Tony: Well, not really. I mean, I tried to be gentler about it. I tried using a softener, "Ron, I'm curious, like I wouldn't be reading all these things, what makes it possible for you to read all these things?"
David: Exactly, that's it, right there! So, I'm going to ask the group "What is it about the way in which Tony just asked that question that has lead Ron and him astray?" There's something in how he asked that question.
Tony: Because I said "I wouldn't read those things"?
David: What in that question is leading him to give him the information you don't want. So, here's the thing, there is one word in the question that Tony asked that is leading you all astray, I think.
Joe: Is it possibility as opposed to enable, it seems to me that possibility is a much broader term.
David: No, it's the word, YOU. When you say, try the difference between saying, how it affects you differently when I say "What makes it possible for YOU to succeed?" and "What makes it possible for SOMEONE to succeed?" or for there to be success. "What makes it possible for there to be success?" as compared to "What makes it possible for you to succeed?"
Doug: There's a big difference.
Tina: It makes me feel like I have to defend myself, almost, to explain myself.
David: Yeah, it's a huge difference and it's very easy to, kind of, put it into that form but it makes a huge difference to take out the YOU. If you think about it, you know, what we're after with the Enabling Cause-Effect or all of the Belief Template, what we are after finding out or identifying are beliefs, generalizations, abstractions about experience and so we are not after the nuts and bolts, that's the strategy, we're not after the "how to" part, we're after what are the underlying beliefs that drive the "how to". So, when we ask the question, we want the question to also keep the person kind of at that level of abstraction, the level of generalization. When you say to the person "What makes it possible for YOU to succeed?", you're taking them right into their strategies. Does that make sense? Then say "What makes it possible for there to be success?" or "What makes it possible for someone to succeed?" something like that. It helps keep it at the level of generalization of the level of beliefs.
Tony: I see, because one of the things, like I had to wade through all the technical, "how to" jargon and stuff like that, which I've not a clue what he's talking about.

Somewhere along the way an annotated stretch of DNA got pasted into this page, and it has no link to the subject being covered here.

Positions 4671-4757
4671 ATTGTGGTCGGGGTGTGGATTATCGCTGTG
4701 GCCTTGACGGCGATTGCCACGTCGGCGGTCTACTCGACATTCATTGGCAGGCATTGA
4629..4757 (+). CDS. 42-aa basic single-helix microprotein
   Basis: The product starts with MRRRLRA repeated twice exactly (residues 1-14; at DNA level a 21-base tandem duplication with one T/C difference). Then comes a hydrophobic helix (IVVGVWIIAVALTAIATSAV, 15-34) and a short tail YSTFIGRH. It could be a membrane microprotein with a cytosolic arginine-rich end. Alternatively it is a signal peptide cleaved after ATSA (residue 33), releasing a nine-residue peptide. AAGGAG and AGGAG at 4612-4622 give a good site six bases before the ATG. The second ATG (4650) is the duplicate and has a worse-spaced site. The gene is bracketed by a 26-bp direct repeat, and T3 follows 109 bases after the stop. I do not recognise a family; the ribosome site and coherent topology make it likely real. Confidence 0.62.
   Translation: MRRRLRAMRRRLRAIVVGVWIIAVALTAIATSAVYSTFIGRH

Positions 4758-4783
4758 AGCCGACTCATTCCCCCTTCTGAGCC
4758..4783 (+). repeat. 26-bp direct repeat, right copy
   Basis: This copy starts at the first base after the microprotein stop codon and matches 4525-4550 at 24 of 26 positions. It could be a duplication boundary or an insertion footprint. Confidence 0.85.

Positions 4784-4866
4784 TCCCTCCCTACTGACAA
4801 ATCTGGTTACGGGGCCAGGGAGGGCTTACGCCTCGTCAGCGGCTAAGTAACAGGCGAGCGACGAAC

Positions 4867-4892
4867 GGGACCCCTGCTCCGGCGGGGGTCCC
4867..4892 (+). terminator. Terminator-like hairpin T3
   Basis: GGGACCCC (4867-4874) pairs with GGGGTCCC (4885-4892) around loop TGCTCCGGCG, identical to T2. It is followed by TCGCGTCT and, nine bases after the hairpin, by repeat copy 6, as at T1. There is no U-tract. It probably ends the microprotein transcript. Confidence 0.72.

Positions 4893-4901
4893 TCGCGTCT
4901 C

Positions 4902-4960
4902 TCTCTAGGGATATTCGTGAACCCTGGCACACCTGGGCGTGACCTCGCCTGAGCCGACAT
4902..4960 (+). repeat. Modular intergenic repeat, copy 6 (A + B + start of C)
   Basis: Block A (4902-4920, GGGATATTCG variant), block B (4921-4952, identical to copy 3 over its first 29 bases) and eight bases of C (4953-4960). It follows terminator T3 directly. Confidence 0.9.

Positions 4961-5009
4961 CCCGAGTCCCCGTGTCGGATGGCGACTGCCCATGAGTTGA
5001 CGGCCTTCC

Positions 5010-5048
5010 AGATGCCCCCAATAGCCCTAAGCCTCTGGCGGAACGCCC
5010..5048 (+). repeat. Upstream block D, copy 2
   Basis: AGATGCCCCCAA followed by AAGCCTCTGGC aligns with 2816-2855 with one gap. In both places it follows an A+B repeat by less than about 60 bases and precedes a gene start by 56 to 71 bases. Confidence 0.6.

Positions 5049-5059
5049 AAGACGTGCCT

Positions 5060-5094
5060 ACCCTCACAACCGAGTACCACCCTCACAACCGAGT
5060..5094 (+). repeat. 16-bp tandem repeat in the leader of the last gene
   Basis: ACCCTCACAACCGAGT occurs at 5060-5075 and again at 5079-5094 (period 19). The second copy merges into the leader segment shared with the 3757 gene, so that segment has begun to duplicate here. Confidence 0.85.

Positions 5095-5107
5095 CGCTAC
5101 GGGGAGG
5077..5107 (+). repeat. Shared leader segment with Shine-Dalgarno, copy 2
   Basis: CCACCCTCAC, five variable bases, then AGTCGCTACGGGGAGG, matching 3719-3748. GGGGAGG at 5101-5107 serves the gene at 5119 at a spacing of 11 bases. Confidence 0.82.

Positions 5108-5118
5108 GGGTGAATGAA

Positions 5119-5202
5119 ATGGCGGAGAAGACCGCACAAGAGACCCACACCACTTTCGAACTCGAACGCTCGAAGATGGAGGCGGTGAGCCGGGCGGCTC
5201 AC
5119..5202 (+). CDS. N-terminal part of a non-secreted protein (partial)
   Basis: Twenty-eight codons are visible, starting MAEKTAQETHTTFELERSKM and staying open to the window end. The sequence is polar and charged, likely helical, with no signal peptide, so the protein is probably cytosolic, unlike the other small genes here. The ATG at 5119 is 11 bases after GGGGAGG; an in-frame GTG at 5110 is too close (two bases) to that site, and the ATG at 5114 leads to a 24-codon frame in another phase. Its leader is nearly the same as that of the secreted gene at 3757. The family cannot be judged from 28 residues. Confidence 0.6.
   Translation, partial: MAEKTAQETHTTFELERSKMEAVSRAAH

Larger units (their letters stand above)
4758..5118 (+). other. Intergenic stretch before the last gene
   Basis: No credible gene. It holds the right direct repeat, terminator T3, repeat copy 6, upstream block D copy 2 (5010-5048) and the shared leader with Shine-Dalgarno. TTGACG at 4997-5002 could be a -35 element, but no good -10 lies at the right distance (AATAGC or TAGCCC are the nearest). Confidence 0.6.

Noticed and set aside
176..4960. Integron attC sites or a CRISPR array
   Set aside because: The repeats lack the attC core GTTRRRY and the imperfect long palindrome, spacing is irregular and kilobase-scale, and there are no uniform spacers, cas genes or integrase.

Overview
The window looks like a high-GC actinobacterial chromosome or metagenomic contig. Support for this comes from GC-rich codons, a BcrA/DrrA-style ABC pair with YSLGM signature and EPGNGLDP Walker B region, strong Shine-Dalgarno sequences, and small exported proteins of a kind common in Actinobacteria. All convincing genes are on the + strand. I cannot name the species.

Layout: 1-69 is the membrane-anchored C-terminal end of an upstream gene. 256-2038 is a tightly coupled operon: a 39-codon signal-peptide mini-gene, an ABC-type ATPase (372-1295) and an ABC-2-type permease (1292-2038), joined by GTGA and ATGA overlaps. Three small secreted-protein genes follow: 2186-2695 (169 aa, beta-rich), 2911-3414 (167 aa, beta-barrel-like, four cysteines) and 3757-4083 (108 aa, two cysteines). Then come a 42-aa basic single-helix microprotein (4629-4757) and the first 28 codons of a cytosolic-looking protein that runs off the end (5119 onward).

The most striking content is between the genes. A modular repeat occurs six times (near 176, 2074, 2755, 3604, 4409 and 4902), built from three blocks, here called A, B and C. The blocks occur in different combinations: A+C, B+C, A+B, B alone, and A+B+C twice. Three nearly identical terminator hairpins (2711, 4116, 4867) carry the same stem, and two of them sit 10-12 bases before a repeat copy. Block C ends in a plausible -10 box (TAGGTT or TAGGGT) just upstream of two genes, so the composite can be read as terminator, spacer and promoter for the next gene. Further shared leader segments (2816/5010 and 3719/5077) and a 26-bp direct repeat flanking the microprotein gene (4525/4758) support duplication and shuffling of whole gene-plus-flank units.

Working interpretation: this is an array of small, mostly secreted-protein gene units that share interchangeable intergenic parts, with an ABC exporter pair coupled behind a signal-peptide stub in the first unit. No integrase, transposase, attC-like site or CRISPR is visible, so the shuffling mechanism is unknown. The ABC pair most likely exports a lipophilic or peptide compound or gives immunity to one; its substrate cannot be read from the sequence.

David: Right, well, you've brought on yourself. [laughter]
Tony: Because I realized as I'm doing this, you know I'm sitting there thinking, you know I'm doing something wrong. It's not supposed to sound like this.
David: [laughter] Tony, let me tell you something, you were doing the right thing, just at the wrong time. [laughter] You were in the wrong box, you weren't in the box you thought you were in. [laughter] So, there's useful information or it could be useful information but, you know, one of the things we are learning here is what are these distinctions so that we can recognize when this person is describing their experience, "Oh, he's not giving me, he's not telling me about his beliefs now, he's telling me about his strategy, he's telling me about how he does something, that's over there in another box. By knowing that, that helps us keep from getting lost in the information and it also gives us choices. We can go, "ok, Ron is now into strategies, let's move over there and start finding out about his strategies and we can come back to his beliefs later on because right now he's into strategies." Alright, so that's something that you'll just become more familiar with as you have more experience with it.
Doug: Very good and just to wrap up, David. Is there anything you'd like to mention about people finding the abilities that they would like to Model?
David: Yes, so I think as I understand it, Doug has sent all of you copies of my written answers to a slew of questions that people had.
David: Great, so I hope you all get a chance to read those. Now, I have talked to a few people about what they would like to do as a Modeling project during the course of the seminar and I have not talked to everyone yet. So, I encourage all of you to call me or write to me about it so we can talk. You know, I'd like to have an opportunity to talk with each of you about what you'd be interested in Modeling. So, please do that.
Doug: And our outcome is, correct if I'm wrong, is to have everybody to discuss this with you before we meet in May again, correct?
David: Well, that would be nice but it's not necessary. If I don't talk with you before then, then I'll talk with you when we get together in May and if you don't want to talk with me, we'll never talk. [laughter] That's ok, too. You know, this is not a requirement, it's just one of those things that I hope everybody will do because I think it's an important part of you're getting your arms around Modeling.
Doug: Well, thank you so much for taking the time with us tonight, David.
David: Well, it's a pleasure, thank you.